Health Science & Environment | KUER 90.1

Health Science & Environment

Lexi Peery/ KUER News

Over 40% of COVID-19 cases in Utah are Latinos but they only make up about 14% of Utah’s population. Often a lack of access to health care services leaves these populations vulnerable. 

Photo of Canal Fire.
Utah Fire Info via Casey Sutherland

Utah’s official fire season runs from June 1 to October 31. Here’s a round-up of helpful information to guide you through it.

Covid 19 in Utah
Renee Bright / KUER

Updated 12:46 p.m. MDT 7/12/2020

Total Cases: 29,484 | Total Hospitalizations: 1,824 | Current Hospitalizations: 209 | Deaths: 215

Utah reported on Sunday 629 new cases of COVID-19. That’s a 2.2% increase in total cases from the day before. For the past week, the positive rate is 10%. The state reported three new deaths. So far, 413,058 people have been tested. 

Ongoing COVID Spike

Photo of a row of colorful houses
Jason Finn via iStock

Homeownership among Black Americans is at its lowest level since 1968. That’s according to a new study out of Brigham Young University and published in the journal Race and Social Problems. As of last year, just 41% of Black Americans owned homes, compared to nearly 75% of white Americans. KUER’s Caroline Ballard spoke with the study’s author, assistant professor of sociology at BYU, Jacob Rugh, about the implications of those numbers. 

Stock image of three doctors walking in a hospital hallway
kzenon via iStock

Utah’s medical community is calling on state officials to mandate wearing face masks in public. In a press conference Friday, representatives from the state’s largest health care systems said they’re concerned about recent spikes in coronavirus case numbers, and worry the state’s hospitals could soon be overrun. 

Charismatic is hardly the best word to describe the humpback chub, a fish with a frowny eel face jammed onto a sportfish body in a way that suggests evolution has a sense of humor. Nor did tastiness build a fan base for this "trash fish" across its natural habitat throughout the Colorado River Basin. But, in 1973, the humpback chub became famous by winning federal protection under the Endangered Species Act.

Photo of Gov. Gary Herbert wearing a face covering.
Laura Seitz / Deseret News / Pool Photo

Gov. Gary Herbert announced Thursday that he will not mandate face coverings in public places across the state, the day after the state reported a record number of daily cases. Herbert instead issued a “challenge” to Utahns to wear face masks in public and comply with social distancing guidelines, to get to less than 500 new daily cases by August 1. 

Photo of a dam stopping water between red rock cliffs
istock.com / sjgh

Draft plans for the Lake Powell Pipeline have the project running through sacred and culturally significant lands to the Kaibab Band of Paiute Indians.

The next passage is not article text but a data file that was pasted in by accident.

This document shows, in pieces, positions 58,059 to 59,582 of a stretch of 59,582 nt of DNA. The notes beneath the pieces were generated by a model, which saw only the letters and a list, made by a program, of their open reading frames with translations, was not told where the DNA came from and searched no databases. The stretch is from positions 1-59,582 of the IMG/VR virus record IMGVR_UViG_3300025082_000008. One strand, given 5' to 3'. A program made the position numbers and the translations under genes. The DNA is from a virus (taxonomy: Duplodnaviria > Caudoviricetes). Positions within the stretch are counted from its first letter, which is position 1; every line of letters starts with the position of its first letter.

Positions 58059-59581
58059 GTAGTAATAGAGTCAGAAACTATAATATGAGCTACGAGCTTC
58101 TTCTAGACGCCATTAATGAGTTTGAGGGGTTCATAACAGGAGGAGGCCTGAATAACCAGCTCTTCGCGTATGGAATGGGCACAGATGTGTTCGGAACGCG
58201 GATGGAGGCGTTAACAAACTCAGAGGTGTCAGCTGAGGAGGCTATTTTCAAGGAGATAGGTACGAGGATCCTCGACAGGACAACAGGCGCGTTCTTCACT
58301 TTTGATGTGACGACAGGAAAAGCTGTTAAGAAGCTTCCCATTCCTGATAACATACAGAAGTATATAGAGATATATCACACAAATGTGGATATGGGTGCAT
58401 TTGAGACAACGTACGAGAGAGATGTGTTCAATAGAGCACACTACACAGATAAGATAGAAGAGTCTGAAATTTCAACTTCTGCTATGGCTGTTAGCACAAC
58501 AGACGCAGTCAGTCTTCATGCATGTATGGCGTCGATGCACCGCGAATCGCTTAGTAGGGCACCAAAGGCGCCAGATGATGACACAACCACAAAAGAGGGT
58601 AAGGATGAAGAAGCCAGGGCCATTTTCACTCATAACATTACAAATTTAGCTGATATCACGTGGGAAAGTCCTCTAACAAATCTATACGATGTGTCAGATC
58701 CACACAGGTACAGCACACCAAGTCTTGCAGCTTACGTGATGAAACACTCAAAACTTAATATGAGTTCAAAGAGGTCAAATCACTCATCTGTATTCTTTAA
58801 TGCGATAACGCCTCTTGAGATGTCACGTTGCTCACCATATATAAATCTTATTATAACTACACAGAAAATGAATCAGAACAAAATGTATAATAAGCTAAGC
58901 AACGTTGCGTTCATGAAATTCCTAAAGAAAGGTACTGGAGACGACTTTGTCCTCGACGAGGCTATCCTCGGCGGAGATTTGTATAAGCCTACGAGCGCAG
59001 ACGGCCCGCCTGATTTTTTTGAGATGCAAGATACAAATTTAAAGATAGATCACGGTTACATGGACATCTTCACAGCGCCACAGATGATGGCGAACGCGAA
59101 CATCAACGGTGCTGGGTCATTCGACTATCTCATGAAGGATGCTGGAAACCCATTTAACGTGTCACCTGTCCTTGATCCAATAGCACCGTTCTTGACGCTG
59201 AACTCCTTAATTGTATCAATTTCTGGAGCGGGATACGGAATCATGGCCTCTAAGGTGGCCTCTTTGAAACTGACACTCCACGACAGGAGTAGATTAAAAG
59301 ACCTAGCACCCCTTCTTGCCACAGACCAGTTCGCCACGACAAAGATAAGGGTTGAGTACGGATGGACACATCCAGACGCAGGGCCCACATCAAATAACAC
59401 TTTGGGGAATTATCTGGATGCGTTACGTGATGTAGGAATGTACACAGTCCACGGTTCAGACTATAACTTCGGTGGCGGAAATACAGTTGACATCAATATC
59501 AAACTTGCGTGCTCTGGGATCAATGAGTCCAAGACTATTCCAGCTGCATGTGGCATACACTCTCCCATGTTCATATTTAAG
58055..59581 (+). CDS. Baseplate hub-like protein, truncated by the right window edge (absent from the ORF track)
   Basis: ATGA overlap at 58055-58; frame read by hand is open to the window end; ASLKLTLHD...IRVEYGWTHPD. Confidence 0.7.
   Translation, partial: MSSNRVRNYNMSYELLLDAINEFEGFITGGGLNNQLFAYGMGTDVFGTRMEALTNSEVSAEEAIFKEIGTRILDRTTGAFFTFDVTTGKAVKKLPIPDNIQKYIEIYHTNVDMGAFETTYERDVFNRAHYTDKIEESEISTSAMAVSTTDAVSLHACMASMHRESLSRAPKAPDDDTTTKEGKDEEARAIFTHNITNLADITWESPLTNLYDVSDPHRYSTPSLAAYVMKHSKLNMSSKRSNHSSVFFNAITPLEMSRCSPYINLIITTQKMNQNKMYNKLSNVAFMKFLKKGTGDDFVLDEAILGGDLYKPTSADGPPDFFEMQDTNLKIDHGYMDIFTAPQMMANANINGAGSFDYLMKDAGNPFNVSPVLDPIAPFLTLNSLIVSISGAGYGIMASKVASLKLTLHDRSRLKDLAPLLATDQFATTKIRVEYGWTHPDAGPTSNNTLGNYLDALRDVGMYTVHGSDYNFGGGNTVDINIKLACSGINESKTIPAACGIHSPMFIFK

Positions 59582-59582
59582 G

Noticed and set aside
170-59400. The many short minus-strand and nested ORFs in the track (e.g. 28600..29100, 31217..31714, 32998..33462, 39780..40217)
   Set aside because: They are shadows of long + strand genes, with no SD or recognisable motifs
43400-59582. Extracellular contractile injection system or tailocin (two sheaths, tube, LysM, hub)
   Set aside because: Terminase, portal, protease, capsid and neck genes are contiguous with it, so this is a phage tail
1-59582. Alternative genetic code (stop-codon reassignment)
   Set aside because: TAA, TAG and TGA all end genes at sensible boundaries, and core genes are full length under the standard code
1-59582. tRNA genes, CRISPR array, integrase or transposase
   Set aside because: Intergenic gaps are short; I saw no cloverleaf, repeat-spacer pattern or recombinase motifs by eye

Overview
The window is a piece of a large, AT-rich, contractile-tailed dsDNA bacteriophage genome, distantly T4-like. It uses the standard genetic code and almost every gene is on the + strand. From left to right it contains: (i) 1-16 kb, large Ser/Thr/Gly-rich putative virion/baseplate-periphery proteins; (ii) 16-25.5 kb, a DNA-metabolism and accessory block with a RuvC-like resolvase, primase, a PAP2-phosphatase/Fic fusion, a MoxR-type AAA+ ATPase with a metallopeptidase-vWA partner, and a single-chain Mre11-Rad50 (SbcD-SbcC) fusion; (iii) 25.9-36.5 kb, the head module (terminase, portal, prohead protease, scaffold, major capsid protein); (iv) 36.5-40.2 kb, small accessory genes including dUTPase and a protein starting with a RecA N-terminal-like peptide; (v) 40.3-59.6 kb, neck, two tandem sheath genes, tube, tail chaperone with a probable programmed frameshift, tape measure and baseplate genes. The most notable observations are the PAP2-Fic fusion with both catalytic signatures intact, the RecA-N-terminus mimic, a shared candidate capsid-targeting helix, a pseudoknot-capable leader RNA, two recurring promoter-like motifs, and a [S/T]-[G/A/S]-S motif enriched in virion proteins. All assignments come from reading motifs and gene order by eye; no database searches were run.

Photo of an empty soccer stadium
Wikimedia Commons

Once the coronavirus pandemic took hold in the U.S., major events like conferences and concert tours were postponed or outright canceled. But as Utah reopens, pulling back restrictions on large gatherings, some are beginning to come back. 

Photo of cars lined up on a snowy road.
Chelsea Naughton / KUER

Plans are moving ahead to tackle traffic on one of Utah’s most crowded ski roads — LIttle Cottonwood Canyon, which takes drivers from the east side of Salt Lake County up to ski resorts like Alta and Snowbird. 

Photo of an empty classroom
iStock.com / Ridofranz

The coronavirus pandemic has fundamentally altered education in Utah, when learning was forced from the classroom to the computer. For some teachers, the ongoing challenges of online learning, along with an uncertain health risk come fall, have them questioning if they can stick with teaching. 

A woman in a red vest looks at a display of missing persons posters.
Courtesy of Meskee Yatsayte

State and federal officials are launching new efforts to address the issue of missing and murdered Indigenous women in Utah, after a nationwide study called attention to the issue in 2018. 

Photo of an instructor hosting online summer camp.
Courtesy Hogle Zoo

Normally when the last bell of the school year rings, students race out of the classroom, throw away old assignments and get excited for summer plans. But the coronavirus pandemic has thrown a wrench in those plans, forcing families to reevaluate and make adjustments. 

Photo of a house in a neighborhood
Pablo Zarate / For KUER

Utah has provided nearly $134,000 in rental assistance to 112 people since mid-May, when the governor’s eviction freeze ended. 

Use it or lose it.

That saying is at the heart of how access to water is managed in the western U.S. Laws that govern water in more arid states, like Colorado, incentivize users to always take their full share from rivers and streams, or risk the state rescinding it. The threat comes in the form of a once-a-decade document that lists those users on the brink of losing their access to one of the region's most precious resources.

Photo of cars in Zion National Park.
Lexi Peery / KUER

The shuttle service at Zion National Park will resume July 1 after shutting down in March due to the coronavirus. 

Photo of the outside of the University of Utah Hospital building